HALF THE ROAD: The passion, pitfalls & power of women’s professional cycling.

 A documentary written & directed by Kathryn Bertine     Filmed & edited by Kevin Tokstad


Modern society has long believed that women hold up half the sky in terms of equality and progression. So when it comes to the sport of professional cycling, why aren’t women receiving half the road?


HALF THE ROAD is a documentary film that explores the world of women’s professional cycling, focusing on both the love of sport and the pressing issues of inequality that modern-day female riders face in a male dominated sport. With footage from some of the world’s best UCI races to interviews with Olympians, World Champions, rookies, coaches, managers, officials, doctors and family members, HALF THE ROAD offers a unique insight to the drive, dedication, and passion it takes for a female cyclist to thrive.  Both on and off the bike, the voices and advocates of women’s pro cycling take the audience on a journey of enlightenment, depth, strength, love, humor and best of all, change & growth.


In addition to the international race footage and athlete interviews, the film also follows director/athlete Kathryn Bertine’s quest to make the 2012 Olympics during her first year racing professionally for Team Colavita. Bertine, a three-time national champion of St. Kitts and Nevis, explores the issues faced when smaller nations try to make strides in a sport that has no history of tradition or support within their culture. The title HALF THE ROAD comes from a segment of the film where the president of a small cycling federation quotes the old adage, “Women hold up half the sky” in reference to equality. Our documentary explores the idea that, If women hold up half the sky, then the women’s peloton deserves ‘half the road’ of opportunity, growth, support & equality within professional cycling.


Worldchampionships  TT women 2012

We thought we were making a movie about women’s professional cycling. Then it turned into a film about equality, told through the medium of kick ass female athletes.



Director Statement:

My journey into the world of women’s road cycling is a rather unorthodox one. In 2006, I was hired by ESPN to author an column called “So You Wanna Be an Olympian?” the basis of which was to see if I—a decently talented but by no means gifted athlete—could make it to the Beijing Olympics in just two years. In 2007, I switched from being a pro triathlete to a rookie road cyclist.  I fell hard for cycling; figuratively and often literally.

During my quest for the Olympics, which took me from prestigious U.S. events to rural villages in Central America to bustling cities in Asia and to the narrow roads of Europe, I began to notice some interesting issues within women’s elite level cycling. Races were often shorter than the men’s events, prize money was pitifully lower, the female pros had no base salary nor any sort of union to protect their best interests, rarely were women’s events linked to the major men’s events, and the governing body of the sport treated the female racers like second-class citizens. Not to mention, the path toward Olympic qualification for third-world or less-than-wealthy nations was strewn with red tape and roadblocks that discouraged growth and prosperity for rising female cyclists. At best, present-day women’s professional cycling was stuck at the same level of women’s professional tennis in the 1970s. Quietly, I wondered “Why?”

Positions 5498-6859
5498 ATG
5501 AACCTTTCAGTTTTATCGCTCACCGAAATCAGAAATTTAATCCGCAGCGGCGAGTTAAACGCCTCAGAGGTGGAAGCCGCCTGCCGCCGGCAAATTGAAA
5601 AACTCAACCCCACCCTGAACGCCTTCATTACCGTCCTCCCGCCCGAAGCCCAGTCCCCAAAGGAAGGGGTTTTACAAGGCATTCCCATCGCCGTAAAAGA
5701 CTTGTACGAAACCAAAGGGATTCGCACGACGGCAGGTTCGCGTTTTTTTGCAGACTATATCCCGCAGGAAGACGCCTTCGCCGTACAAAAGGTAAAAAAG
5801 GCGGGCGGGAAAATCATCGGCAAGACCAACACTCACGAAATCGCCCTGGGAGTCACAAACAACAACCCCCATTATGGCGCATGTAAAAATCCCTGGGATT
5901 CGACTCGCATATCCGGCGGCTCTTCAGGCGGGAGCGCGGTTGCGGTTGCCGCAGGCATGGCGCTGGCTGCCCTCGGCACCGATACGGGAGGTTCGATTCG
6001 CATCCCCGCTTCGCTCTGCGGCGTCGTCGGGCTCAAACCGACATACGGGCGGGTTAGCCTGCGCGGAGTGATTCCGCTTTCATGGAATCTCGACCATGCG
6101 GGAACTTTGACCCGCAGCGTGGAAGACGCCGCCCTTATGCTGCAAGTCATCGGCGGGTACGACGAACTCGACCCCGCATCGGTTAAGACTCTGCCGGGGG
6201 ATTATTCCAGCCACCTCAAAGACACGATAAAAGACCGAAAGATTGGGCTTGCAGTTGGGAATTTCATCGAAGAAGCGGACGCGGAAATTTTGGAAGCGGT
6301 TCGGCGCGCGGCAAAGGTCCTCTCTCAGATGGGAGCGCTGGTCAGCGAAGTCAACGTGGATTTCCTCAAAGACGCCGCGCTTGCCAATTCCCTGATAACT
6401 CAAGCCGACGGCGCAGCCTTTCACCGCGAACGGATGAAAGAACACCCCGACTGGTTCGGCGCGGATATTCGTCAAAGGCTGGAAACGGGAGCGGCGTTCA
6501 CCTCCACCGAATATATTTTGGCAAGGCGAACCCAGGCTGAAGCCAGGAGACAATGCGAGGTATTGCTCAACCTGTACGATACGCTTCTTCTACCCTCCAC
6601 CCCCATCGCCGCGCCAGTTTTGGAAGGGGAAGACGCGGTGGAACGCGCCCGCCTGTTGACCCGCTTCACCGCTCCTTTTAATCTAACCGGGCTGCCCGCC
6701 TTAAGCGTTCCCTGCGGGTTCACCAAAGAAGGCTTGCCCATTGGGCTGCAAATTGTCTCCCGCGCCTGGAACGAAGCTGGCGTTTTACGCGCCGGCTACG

Then the “Why?” got louder.

My ESPN/Olympic quest ended in 2008, but a new dream took shape. I kept riding, long after the articles stopped and the book–AS GOOD AS GOLD–was published by ESPN. Fast forward to 2012. My goal of making it to the pro ranks of cycling was finally realized, and I embarked on my first year of racing for Team Colavita. Simultaneously, as a journalist, I was working with a leading women’s sports website. Yet I often became discouraged by the media’s tendency to publish repetitive pieces on big stars of mainstream sports, without simultaneously highlighting the unsung athletes of all sports, whose unique and compelling stories begged to be written.  Of course, advertising and corporate sponsorships have long held the reins in media and marketing. Not to mention, this was the 40th anniversary of Title IX. Not many news sources were willing to take a look at the harsh reality: there’s still a long way to go before gender equality in sport.

By that point, the “Why?” was deafening.

I wondered if any other female pro cyclists might talk to me about their obstacles, their ambition, and their unconditional love for a sport that was often thankless, cruel, and unresponsive to change.  What is the true joy of cycling, and how do we fix the wrongs?  I’ve always considered  “sport” a euphemism for “society”– I believe by changing one, we affect the other. So I brought a $99 flip camera to my races and started talking to my fellow competitors.  Their stories, thoughts and opinions quickly convinced me I’d need three things: an education in documentaries, a leap of faith and a professional cameraman.

I began this documentary with the assumption it was about women’s professional cycling. A few months in, I realized the film was about equality and society, as told through the medium of cyclists. Half The Road is my hope that someday the whole world will see sports not as “men’s” or “women’s” but as equal athletes on equal playing fields.



Johnathan Devich